Guyana Signs Multi-Million Dollar Forest Maintenance Agreement with European Union

A new forestry agreement between Guyana and the European Union (EU), supported by the Food and Agriculture Organization of the United Nations (FAO), will help to ensure that Guyana’s forests are valued, managed and conserved now and for future generations. (Photo by Guyana Forestry Commission©)
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Guyana signed a five million Euro (One Euro=US$1.29 cents) agreement with the European Union to maintain its forest and natural resources, as well as strengthen sustainable development specifically in Amerindian communities.

President, Dr. Irfaan Ali signed the grant agreement with the visiting Deputy Secretary General of the European Union Action Service, Helena Konig following high-level discussions at the Conference of the Parties (COP) 27 in Egypt last November.

The implemented partners are the French Development Agency (Agence Française de Développement – AFD) and World Wildlife Fund (WWF) Guianas.

With the funding, Amerindian communities here will create sustainable business ventures that will reduce the pressure on its natural resources, and overall, preserve the forest and its biodiversity.

President Ali said the partnership is essential to addressing global challenges, noting that it matches his administration’s efforts of creating a low-carbon economy and supporting sustainable livelihoods.

He told the signing ceremony that Guyana is working to be at the forefront of sustainable forest management, specifically on the utilization of the forest for the transformation of countries by creating a social, economic, and sustainable model.

“Guyana’s forest is not just standing trees but an important asset that provides global services, and in the provision of this global service, it is only fair that the forest earns for the country and its people who ensure that it stays intact, in support of those global services,” Ali said.

He said Guyana and the EU have been partners working together to advance the vision of enhancing the role of Guyana’s forest in sustainable and inclusive national development.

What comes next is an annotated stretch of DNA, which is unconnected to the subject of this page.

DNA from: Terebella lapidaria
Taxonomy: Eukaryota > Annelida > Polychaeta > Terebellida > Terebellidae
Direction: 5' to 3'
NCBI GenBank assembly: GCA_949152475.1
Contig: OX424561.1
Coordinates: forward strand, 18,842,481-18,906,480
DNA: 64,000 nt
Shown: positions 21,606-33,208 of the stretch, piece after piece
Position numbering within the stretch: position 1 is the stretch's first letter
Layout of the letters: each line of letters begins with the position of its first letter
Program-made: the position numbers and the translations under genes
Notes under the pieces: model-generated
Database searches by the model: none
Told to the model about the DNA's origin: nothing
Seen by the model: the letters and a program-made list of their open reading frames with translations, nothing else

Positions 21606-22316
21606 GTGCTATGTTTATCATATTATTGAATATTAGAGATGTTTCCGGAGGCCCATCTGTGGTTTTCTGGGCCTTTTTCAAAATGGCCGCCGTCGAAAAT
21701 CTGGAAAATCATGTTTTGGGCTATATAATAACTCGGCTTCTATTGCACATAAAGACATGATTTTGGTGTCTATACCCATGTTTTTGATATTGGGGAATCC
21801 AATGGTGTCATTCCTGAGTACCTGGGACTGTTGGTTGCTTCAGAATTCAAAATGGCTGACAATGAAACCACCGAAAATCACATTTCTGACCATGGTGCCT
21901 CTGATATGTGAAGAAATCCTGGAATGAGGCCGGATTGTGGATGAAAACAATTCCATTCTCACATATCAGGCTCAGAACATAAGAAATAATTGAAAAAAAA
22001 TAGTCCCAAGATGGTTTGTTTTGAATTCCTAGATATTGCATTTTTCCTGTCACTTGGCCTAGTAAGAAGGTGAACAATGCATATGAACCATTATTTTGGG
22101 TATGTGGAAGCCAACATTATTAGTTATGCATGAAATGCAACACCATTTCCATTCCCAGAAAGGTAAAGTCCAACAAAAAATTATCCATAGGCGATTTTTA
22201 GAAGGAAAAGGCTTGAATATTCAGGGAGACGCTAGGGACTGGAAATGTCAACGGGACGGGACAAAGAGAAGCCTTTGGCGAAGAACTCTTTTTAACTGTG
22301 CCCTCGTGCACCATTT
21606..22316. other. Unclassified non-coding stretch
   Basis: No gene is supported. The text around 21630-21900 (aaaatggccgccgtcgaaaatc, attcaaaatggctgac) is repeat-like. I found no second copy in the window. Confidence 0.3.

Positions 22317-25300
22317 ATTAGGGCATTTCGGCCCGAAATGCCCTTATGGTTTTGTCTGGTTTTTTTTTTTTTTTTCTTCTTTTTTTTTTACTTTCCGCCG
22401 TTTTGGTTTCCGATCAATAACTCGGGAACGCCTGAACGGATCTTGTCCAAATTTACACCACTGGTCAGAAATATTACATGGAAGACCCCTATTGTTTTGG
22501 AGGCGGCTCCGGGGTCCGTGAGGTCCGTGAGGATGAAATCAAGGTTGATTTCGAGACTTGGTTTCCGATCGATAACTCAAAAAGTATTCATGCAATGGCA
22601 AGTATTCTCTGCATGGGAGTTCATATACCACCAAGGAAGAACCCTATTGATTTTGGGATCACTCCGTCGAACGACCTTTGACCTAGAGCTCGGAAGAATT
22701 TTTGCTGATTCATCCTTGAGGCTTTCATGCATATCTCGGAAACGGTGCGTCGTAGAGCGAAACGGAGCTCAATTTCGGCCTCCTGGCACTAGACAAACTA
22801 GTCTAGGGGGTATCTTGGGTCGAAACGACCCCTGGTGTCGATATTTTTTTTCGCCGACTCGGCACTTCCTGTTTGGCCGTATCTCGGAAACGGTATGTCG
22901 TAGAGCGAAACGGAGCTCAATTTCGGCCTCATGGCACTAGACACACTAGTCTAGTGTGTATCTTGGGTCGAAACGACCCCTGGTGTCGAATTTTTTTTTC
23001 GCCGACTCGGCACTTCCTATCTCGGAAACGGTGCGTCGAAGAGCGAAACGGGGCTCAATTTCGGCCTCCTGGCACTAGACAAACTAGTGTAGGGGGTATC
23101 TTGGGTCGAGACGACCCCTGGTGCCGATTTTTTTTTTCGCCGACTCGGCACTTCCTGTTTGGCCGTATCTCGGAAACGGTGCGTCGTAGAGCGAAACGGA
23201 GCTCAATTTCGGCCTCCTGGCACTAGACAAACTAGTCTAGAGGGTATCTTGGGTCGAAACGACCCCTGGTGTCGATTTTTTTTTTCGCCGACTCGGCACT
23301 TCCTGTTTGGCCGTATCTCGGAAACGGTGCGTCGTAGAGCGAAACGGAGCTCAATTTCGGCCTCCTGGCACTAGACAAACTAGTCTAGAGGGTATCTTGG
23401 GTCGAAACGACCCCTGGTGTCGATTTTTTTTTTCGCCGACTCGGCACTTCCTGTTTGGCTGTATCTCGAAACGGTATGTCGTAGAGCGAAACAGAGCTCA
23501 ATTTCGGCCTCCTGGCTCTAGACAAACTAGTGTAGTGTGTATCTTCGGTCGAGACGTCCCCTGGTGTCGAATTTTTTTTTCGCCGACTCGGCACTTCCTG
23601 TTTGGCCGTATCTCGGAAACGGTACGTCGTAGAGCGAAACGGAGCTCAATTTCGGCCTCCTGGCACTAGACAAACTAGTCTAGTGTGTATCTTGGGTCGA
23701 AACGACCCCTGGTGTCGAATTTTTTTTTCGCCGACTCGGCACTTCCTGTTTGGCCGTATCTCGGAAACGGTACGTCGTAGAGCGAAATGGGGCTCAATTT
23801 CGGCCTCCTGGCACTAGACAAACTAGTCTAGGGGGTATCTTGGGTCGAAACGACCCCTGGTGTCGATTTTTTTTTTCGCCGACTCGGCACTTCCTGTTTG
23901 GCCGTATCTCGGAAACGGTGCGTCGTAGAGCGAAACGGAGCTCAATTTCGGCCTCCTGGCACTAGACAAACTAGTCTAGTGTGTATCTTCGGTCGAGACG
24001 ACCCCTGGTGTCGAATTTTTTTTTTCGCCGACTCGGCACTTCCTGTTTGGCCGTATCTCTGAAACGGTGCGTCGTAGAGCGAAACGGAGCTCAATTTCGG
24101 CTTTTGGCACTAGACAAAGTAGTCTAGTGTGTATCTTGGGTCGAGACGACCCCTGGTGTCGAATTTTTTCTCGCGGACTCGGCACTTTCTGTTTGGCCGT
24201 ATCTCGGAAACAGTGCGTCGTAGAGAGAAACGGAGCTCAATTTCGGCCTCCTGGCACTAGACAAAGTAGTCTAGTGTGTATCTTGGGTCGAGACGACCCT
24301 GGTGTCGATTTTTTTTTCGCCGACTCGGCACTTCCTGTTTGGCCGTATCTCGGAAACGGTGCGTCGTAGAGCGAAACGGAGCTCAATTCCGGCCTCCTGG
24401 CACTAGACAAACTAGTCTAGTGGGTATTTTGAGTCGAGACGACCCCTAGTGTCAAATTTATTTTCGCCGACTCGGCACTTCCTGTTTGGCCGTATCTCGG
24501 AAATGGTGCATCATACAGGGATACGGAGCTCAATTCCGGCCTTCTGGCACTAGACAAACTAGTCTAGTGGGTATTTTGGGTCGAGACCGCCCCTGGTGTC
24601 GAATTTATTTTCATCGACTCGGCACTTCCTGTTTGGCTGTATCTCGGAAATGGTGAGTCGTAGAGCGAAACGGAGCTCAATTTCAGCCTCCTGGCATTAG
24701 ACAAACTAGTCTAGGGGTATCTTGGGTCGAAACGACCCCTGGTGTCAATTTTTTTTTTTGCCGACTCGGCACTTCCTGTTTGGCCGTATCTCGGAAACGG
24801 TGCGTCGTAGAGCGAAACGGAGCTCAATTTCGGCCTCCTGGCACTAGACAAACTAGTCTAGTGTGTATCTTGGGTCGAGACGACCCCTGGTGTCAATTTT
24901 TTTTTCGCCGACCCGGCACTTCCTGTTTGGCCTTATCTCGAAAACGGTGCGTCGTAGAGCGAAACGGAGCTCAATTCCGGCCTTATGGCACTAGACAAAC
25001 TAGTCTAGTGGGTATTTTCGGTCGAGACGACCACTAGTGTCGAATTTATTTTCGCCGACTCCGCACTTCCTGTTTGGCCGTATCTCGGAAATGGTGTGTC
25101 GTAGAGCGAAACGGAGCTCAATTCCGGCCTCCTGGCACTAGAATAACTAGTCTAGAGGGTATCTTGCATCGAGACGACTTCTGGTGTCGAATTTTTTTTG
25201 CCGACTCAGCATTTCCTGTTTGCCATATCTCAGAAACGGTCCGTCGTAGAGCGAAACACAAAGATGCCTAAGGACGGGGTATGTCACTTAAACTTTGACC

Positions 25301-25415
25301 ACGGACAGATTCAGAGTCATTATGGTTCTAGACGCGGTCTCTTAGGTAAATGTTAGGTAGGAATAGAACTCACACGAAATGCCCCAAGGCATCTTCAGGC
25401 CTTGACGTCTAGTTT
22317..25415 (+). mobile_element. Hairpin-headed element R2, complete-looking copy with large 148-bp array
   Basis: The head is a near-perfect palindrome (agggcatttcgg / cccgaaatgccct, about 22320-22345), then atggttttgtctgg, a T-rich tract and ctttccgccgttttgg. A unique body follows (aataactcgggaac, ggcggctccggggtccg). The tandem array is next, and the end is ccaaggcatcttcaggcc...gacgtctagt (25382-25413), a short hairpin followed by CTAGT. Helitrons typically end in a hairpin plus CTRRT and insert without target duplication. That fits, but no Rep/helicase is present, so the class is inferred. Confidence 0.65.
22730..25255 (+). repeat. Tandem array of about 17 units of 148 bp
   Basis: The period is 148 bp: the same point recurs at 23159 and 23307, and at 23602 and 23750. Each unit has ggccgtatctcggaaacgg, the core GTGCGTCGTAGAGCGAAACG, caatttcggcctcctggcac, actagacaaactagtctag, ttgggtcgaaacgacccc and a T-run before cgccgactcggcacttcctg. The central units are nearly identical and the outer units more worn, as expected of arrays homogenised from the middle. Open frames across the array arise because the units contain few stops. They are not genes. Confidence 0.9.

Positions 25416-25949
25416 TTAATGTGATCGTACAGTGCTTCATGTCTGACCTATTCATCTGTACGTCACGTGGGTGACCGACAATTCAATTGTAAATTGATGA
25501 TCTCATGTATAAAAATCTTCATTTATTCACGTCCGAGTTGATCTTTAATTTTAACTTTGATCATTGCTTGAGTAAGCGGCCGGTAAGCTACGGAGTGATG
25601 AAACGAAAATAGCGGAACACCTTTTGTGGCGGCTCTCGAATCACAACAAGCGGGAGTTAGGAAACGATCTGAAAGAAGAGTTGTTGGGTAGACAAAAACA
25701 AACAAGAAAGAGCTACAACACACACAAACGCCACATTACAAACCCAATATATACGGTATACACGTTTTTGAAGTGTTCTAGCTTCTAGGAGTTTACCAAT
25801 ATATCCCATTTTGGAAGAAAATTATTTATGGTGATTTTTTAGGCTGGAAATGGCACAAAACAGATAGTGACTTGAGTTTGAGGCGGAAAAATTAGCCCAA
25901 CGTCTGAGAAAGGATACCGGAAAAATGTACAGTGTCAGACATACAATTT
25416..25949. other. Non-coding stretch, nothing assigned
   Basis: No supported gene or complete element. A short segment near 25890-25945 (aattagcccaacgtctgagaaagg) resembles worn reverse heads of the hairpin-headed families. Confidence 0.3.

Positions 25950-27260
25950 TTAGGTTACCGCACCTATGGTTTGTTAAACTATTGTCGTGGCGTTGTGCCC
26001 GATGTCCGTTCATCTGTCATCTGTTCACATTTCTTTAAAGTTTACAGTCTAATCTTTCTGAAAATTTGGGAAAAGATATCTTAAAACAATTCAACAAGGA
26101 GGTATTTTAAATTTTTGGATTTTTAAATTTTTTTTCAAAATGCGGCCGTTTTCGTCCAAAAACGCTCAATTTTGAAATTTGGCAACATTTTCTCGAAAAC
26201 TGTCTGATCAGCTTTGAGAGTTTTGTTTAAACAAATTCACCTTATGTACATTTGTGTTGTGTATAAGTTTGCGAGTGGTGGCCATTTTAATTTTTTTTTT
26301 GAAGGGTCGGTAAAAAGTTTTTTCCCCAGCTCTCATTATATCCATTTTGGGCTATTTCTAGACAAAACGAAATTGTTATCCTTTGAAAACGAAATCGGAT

“I am very pleased that we are advancing the process to implementation so quickly after the initialing of the country’s agreement. This partnership with AFD and WWF is underpinned by focus on what works, moving to create practical solutions, development challenges, and addressing the vital role that forests play in overcoming these challenges.

“Sustainable livelihood sits at the heart of this endeavor as when we create the opportunities for people for economic advancement and social upliftment, we provide them with resources to make decisions to safeguard the environment and protect the forest,” President Ali added.

He said importantly, the program will ensure coherence, complementarity, and strengthening of government initiatives in the region. For example, the carbon credit sales of which 15 per cent will go to projects in Amerindian communities.

“Villages have already outlined their various sustainability plan and we want to complement those plans, we want to augment those plans and this is done with close alignment through the Low Carbon Development Strategy.”

Koniged welcomed the government’s efforts in its drive to maintain low deforestation rates and pledged the EU’s support in this regard.

“The European Union has made substantial and sustainable forest management the one and only focus in its new bilateral cooperation with Guyana, fully in line with Guyana’s own Low Carbon Development Strategy. We aim to support Guyana’s ambition to preserve and enhance the sustainable development role of forests as a key asset,” she said.



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